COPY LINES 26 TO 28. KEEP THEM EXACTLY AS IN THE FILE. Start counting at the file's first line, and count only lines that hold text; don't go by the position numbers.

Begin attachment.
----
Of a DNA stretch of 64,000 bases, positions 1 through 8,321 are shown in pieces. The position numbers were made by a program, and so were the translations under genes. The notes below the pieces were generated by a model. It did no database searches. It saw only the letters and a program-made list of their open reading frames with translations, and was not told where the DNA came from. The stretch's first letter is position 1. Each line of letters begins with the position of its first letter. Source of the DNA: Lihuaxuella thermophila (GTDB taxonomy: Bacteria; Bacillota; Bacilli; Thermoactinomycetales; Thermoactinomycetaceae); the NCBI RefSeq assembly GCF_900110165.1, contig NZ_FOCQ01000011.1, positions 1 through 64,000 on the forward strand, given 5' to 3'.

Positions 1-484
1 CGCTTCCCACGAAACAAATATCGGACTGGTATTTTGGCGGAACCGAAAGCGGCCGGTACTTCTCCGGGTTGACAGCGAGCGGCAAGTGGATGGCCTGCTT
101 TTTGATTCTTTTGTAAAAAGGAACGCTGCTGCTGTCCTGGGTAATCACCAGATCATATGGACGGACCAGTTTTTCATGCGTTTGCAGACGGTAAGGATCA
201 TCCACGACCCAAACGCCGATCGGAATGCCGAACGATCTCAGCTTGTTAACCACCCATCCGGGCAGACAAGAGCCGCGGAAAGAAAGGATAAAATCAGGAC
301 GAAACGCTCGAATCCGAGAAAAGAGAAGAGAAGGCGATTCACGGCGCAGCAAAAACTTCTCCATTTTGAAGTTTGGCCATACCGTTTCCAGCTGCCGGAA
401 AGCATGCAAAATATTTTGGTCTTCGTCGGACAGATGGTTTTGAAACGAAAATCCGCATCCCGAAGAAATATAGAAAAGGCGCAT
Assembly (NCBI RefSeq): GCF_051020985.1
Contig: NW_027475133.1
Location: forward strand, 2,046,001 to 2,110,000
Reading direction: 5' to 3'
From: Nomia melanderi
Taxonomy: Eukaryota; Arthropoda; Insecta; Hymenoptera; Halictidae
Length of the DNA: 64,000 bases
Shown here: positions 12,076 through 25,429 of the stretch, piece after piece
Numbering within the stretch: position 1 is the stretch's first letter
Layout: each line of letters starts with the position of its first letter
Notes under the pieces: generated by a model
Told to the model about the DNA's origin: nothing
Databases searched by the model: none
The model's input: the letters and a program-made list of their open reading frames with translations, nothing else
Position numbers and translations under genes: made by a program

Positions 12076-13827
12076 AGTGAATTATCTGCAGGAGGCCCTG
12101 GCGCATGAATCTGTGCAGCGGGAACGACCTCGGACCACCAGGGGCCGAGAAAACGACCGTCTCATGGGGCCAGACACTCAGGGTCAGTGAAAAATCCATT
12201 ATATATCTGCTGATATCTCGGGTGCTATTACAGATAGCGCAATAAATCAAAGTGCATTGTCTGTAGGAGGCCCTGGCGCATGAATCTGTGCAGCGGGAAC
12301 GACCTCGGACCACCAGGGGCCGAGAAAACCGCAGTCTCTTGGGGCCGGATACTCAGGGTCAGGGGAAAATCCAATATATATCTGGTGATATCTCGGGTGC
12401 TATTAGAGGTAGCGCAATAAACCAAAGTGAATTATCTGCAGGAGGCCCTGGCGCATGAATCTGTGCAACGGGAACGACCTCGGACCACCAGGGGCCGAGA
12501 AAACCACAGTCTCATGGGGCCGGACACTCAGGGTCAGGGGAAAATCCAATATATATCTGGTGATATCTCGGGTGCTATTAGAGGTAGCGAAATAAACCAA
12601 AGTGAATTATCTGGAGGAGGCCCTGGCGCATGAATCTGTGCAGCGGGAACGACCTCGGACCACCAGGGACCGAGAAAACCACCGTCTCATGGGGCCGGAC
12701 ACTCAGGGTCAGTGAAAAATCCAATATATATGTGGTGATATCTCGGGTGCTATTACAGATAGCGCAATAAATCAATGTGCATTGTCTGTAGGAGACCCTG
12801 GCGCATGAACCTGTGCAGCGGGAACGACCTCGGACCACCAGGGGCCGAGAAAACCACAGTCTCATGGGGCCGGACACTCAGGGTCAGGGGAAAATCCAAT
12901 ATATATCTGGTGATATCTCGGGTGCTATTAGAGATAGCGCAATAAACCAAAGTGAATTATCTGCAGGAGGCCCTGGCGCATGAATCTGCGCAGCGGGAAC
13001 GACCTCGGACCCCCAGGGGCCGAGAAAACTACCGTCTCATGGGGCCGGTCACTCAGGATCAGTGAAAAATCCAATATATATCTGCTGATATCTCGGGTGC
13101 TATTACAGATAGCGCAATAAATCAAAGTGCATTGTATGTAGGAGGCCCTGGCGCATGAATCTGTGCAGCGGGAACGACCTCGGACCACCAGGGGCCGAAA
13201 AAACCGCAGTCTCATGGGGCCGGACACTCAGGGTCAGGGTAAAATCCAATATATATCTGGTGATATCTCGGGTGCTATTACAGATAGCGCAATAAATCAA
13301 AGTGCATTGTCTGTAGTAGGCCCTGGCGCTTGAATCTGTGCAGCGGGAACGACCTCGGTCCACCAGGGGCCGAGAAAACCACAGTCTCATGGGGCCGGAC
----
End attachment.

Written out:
12201 ATATATCTGCTGATATCTCGGGTGCTATTACAGATAGCGCAATAAATCAAAGTGCATTGTCTGTAGGAGGCCCTGGCGCATGAATCTGTGCAGCGGGAAC
12301 GACCTCGGACCACCAGGGGCCGAGAAAACCGCAGTCTCTTGGGGCCGGATACTCAGGGTCAGGGGAAAATCCAATATATATCTGGTGATATCTCGGGTGC
12401 TATTAGAGGTAGCGCAATAAACCAAAGTGAATTATCTGCAGGAGGCCCTGGCGCATGAATCTGTGCAACGGGAACGACCTCGGACCACCAGGGGCCGAGA